The dream of the Oregon Trail never dies. Companies fire up in the East, build a head of steam, and then push out across the Midwest to find their fortune on the West Coast. Dunkin' Brands (NASDAQ:DNKN) is one of the most recent brands to hitch up the wagon and make the trek. Its Dunkin' Donuts brand has finally reached the sunny shores, and it looks like this could be a massive new revenue stream.

One major advantage Dunkin' Brands has is that it already runs businesses in California, so the territory isn't brand new. Its Baskin-Robbins brand was actually founded in California, and it now operates 455 locations in the state. That connection made it easier for Dunkin' Donuts to get off the ground there, and the company will beat its forecast by opening stores in 2014 -- it had anticipated opening locations in 2015. 

California's love of coffee
California is no stranger to coffee. Starbucks (NASDAQ:SBUX) operates around 2,000 stores in California, making it the company's most popular state. It's a place that has plenty of demand for Dunkin' Donuts to meet. The sales trend at Dunkin' Donuts suggests it should be met with open arms.

Comparable-store sales were up 3.5% last year in Dunkin' Donuts' U.S. locations. The brand has made a huge push over the last few years, growing quickly from its stronghold in New England. The announced push into California will start with construction this month on five locations, four around Los Angeles and one in Modesto. 

Those locations will be followed by another 200 in the next few years, cementing a foothold in the California market. In total, Dunkin's early California expansion will represent a drop in the company's total distribution bucket. There are currently over 7,500 locations in the U.S., and Dunkin' Brands has said it plans to get that figure to 15,000 largely through expansion in the West. That means the end store count in California should hit closer to 1,000, the company says, but that's many years away.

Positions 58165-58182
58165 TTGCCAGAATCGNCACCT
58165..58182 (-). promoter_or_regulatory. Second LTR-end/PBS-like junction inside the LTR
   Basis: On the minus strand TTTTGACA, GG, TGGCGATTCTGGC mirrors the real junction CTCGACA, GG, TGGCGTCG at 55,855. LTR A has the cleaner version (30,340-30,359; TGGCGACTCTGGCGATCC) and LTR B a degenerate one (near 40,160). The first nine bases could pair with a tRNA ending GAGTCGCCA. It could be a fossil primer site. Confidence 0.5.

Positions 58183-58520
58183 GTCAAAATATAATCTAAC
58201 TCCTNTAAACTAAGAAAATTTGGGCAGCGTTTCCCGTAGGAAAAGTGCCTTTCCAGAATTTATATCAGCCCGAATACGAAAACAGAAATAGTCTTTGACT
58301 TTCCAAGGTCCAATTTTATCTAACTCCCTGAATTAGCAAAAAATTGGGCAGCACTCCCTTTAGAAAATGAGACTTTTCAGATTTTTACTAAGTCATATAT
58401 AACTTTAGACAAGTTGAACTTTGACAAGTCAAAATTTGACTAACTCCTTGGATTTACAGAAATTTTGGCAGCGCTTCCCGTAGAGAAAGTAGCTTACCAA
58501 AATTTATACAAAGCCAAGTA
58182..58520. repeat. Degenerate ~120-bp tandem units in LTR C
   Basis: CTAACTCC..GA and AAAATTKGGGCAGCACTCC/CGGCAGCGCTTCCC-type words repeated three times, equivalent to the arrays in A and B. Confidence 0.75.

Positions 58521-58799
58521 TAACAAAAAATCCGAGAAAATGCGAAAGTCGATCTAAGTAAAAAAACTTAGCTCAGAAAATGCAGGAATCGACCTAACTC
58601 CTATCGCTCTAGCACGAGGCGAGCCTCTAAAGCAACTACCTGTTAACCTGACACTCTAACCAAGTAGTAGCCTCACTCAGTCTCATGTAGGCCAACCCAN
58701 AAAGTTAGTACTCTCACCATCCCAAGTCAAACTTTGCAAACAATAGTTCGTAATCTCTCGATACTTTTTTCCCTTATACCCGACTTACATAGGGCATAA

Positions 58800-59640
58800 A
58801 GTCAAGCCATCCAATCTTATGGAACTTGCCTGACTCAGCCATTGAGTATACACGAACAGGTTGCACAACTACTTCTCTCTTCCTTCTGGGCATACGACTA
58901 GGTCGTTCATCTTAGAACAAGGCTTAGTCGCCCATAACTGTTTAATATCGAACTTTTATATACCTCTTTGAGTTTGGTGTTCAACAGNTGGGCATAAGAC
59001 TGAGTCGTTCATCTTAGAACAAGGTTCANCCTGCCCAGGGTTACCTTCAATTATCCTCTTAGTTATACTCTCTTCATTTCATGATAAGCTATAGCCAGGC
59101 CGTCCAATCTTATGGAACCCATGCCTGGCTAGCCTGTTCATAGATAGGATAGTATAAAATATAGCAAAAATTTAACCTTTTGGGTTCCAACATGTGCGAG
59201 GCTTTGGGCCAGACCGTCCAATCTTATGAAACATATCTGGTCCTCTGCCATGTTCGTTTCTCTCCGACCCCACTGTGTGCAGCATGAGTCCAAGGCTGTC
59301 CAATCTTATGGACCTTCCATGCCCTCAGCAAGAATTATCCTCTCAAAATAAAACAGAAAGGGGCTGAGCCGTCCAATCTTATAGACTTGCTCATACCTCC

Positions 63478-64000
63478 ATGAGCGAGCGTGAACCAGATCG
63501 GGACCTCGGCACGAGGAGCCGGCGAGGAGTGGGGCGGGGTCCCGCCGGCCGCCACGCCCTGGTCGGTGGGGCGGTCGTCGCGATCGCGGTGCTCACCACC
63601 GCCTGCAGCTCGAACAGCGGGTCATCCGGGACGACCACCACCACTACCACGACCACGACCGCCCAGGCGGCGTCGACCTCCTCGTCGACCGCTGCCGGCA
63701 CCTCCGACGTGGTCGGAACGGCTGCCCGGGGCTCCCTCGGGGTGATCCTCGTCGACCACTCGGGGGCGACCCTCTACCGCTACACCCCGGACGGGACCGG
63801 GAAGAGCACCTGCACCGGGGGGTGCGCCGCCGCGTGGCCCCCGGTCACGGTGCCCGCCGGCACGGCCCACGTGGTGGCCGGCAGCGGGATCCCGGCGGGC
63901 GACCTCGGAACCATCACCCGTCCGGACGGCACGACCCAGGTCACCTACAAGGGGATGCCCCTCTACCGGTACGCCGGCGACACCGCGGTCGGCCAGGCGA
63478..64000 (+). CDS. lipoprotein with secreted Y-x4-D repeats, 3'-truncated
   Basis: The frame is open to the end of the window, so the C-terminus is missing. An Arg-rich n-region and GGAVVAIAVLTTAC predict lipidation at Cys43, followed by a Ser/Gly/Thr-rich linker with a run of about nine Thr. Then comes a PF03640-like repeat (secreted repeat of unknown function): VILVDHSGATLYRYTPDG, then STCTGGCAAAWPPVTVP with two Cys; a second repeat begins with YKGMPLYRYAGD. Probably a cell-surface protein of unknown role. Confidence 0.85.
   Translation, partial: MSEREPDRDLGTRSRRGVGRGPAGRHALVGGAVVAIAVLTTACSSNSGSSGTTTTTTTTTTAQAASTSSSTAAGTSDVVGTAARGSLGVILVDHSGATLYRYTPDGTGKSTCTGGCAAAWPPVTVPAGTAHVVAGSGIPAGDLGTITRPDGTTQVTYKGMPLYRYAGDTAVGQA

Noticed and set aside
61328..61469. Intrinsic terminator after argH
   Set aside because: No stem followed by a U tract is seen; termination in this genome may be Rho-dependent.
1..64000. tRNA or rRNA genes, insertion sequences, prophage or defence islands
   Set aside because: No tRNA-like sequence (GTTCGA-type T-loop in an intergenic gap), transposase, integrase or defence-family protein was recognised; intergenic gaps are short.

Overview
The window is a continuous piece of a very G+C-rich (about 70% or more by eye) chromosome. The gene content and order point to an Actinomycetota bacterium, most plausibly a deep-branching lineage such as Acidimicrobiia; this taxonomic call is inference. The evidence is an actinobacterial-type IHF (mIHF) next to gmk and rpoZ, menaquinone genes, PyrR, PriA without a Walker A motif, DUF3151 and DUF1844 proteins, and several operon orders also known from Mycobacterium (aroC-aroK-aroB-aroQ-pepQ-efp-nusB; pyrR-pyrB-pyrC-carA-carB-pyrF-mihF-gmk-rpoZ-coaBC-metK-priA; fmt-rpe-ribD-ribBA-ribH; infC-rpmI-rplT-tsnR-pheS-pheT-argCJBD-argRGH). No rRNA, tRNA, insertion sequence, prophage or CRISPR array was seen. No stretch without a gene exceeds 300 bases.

The value of a new store
Earnings in new Dunkin' Donuts stores are slightly lower in the West right now. Whereas the brand can drive close to a 15% EBITDA margin in the Northeast and other established regions, stores out west bring in closer to 12%. That doesn't mean it's a bad setup for Dunkin', it just means that the growth is going to take a little extra time.

Starbucks does a better job of opening new locations. According to Starbucks management, it averages $1.2 million in average first-year sales and achieves a 50% return on investment. There's something in those figures that Dunkin' could learn from, as its first-year stores have lower sales and lower returns at $936,000 and 25%, respectively. 

Overall, the expansion into California is good long-term news for Dunkin' Donuts, but in the short term, it's likely to have very little impact. What it does highlight is just how much room Dunkin' has to grow. Of its thousands of locations, only about 250 are west of the Mississippi right now. That represents a huge potential and a great future for this business.